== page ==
Access/Ease of Use: This is actually two points that I'm trying to merge here. You'd think by "access" I mean "everyone with the internet has access to a free webcomic" versus "everyone with the money or maybe a library card has access to a comic" (provided the local library carries comics) but actually I mean how you "access" the comic. Do you pick it up at your local/online store or do you surf on over to a website looking for an update (or checking your RSS feed or whatever). Now I'm showing my age here but for me it's become a ritual of heading out to the local comic every week to mingle and check out the new books (both the ones I have on reserve and other stuff). I just don't get that same feeling when I turn on the computer and start surfing around trying to find out what books I normally check out or possibly other books I haven't noticed before have updated. And when webcomics (especially the non-established ones) can bounce around from site to site or have me going from site to site to find all the single page updates I just don't have that same feeling as when I sit down to read a printed comic. Which leads me to ease of use (sorta). When I buy a printed comic I can read it on the bus or wherever else I go. Webcomics I need an electronic device of some sort and often an internet connection to read. So I'm fairly limited there. Overall, the print comic experience (from heading to the store to sitting down reading them) just seems more enjoyable.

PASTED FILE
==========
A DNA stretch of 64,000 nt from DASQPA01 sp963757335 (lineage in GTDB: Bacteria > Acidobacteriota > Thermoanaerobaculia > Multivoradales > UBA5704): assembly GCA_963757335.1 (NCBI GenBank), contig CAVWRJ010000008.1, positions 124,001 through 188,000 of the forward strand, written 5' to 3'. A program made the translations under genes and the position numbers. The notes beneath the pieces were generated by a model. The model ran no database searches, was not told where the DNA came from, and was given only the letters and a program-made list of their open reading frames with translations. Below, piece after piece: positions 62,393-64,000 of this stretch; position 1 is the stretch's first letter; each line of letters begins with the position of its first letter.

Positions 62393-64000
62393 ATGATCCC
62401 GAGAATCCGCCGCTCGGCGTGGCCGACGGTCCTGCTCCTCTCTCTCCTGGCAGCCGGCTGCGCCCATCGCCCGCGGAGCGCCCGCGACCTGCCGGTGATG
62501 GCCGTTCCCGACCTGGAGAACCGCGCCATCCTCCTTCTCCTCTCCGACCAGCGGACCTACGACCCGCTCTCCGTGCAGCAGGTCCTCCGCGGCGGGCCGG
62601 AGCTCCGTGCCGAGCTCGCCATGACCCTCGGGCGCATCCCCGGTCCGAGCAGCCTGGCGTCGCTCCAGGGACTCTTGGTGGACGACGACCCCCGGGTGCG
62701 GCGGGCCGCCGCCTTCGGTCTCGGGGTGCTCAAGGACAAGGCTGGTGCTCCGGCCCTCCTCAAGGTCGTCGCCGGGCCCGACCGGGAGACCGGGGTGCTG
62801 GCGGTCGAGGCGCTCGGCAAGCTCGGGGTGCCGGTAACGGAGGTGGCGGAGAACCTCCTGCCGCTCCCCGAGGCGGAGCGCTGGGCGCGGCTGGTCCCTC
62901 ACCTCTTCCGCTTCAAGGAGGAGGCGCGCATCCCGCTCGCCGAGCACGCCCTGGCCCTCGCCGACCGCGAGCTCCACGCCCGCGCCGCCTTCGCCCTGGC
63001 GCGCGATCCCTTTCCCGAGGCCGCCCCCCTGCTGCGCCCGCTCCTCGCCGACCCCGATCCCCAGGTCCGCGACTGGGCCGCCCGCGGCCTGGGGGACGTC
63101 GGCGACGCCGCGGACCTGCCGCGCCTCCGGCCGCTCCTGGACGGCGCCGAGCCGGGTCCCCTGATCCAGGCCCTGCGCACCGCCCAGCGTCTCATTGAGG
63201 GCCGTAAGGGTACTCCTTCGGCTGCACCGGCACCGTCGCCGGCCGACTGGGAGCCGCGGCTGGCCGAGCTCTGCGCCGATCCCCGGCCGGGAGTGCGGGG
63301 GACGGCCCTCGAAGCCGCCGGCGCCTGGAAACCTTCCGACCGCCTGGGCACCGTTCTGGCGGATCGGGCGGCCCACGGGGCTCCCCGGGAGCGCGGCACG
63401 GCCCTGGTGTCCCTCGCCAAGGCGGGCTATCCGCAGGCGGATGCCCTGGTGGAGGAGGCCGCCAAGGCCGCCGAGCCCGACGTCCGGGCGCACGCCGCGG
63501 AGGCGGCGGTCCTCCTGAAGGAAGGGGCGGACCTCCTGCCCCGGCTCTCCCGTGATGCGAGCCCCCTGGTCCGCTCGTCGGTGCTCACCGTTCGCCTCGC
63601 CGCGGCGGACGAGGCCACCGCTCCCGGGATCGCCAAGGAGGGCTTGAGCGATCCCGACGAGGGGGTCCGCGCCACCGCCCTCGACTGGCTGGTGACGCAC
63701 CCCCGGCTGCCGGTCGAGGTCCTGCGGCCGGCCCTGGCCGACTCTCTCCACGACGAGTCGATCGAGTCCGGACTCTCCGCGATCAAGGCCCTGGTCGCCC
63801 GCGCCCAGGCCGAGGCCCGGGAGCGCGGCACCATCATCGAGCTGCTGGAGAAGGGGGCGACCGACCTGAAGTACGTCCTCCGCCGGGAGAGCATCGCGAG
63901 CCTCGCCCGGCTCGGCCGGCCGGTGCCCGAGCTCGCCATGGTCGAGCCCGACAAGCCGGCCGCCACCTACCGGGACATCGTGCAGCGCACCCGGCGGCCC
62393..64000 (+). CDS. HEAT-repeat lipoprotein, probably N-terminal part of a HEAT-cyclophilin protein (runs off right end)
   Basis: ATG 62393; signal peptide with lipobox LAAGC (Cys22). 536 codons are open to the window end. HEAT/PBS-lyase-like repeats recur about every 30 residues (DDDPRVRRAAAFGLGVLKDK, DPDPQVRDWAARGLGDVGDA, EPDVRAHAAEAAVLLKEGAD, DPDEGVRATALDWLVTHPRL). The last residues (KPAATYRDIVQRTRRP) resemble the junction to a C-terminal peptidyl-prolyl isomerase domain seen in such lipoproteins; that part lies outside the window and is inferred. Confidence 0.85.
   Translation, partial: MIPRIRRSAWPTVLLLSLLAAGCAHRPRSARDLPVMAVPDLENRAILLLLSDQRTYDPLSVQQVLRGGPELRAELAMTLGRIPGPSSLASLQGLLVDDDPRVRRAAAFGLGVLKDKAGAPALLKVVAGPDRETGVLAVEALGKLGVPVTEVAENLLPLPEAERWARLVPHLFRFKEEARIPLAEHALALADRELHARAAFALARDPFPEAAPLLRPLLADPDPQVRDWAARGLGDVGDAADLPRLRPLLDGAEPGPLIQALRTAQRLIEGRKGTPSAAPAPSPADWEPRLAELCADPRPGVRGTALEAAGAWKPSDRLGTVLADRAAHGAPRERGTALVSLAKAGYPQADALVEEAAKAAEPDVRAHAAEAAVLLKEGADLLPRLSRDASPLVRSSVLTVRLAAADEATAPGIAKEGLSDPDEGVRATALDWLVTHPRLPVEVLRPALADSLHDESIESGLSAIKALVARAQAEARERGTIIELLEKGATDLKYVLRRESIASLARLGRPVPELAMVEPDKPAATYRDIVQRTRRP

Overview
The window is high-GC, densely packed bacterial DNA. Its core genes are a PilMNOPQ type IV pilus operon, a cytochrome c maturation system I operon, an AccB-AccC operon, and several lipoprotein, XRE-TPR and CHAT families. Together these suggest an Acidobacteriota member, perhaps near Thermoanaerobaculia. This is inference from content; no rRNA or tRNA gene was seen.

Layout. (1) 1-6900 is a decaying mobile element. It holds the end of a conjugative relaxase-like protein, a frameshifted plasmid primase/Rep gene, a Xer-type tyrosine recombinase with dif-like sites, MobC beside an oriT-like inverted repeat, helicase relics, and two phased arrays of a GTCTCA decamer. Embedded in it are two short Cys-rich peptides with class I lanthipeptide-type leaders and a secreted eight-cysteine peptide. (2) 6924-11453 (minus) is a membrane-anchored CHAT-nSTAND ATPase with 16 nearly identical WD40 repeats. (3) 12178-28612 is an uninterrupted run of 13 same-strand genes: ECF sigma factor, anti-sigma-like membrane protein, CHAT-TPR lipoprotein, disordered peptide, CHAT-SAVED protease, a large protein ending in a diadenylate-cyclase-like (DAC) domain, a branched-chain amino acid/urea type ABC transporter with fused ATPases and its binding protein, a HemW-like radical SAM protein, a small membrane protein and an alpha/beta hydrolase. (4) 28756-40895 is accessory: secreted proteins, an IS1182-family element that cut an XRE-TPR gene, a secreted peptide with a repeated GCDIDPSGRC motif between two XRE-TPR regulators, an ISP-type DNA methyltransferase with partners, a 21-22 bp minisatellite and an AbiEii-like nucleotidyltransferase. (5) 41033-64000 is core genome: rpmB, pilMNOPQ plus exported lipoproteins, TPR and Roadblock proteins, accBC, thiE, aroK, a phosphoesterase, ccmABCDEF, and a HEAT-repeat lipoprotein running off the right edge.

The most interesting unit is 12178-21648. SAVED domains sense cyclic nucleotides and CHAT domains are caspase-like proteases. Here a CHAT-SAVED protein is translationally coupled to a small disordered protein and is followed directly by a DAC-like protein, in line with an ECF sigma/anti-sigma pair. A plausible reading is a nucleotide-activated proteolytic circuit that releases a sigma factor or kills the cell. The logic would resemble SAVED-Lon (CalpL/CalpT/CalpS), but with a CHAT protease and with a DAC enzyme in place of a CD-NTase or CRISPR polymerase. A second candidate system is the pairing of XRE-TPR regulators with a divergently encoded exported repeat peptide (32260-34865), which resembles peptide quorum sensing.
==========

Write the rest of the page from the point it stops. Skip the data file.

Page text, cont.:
Proper Use of the Medium: This one is pretty far out in left field and I know a lot of people don't see things the way I do but here's my thing, I believe that in order to create a better work you have to factor in the medium that you are using. I find even print comic "professionals" sometimes miss out on this, from writers who don't really know how to write a comic to artists who lack the ability to effectively tell a story and make the reader's experience more of a chore and much less enjoyable. But in general, print comics go through several sets of eyes, all having the opportunity to say "hey, some thing's not working right here." The web opens up a whole new universe of possibilities (look at the "infinite canvas" for example or other new presentation formats) that I think we're just beginning to explore. But I think we're at a pretty young stage where creators are using the same mentality that they use in comics. And the funny thing is that some print comic creators are probably stuck using methods from other formats (such as film or traditional text novels) instead of making use of the comic format. And again, this ties in to some of my previous points but I'm just rambling here. :)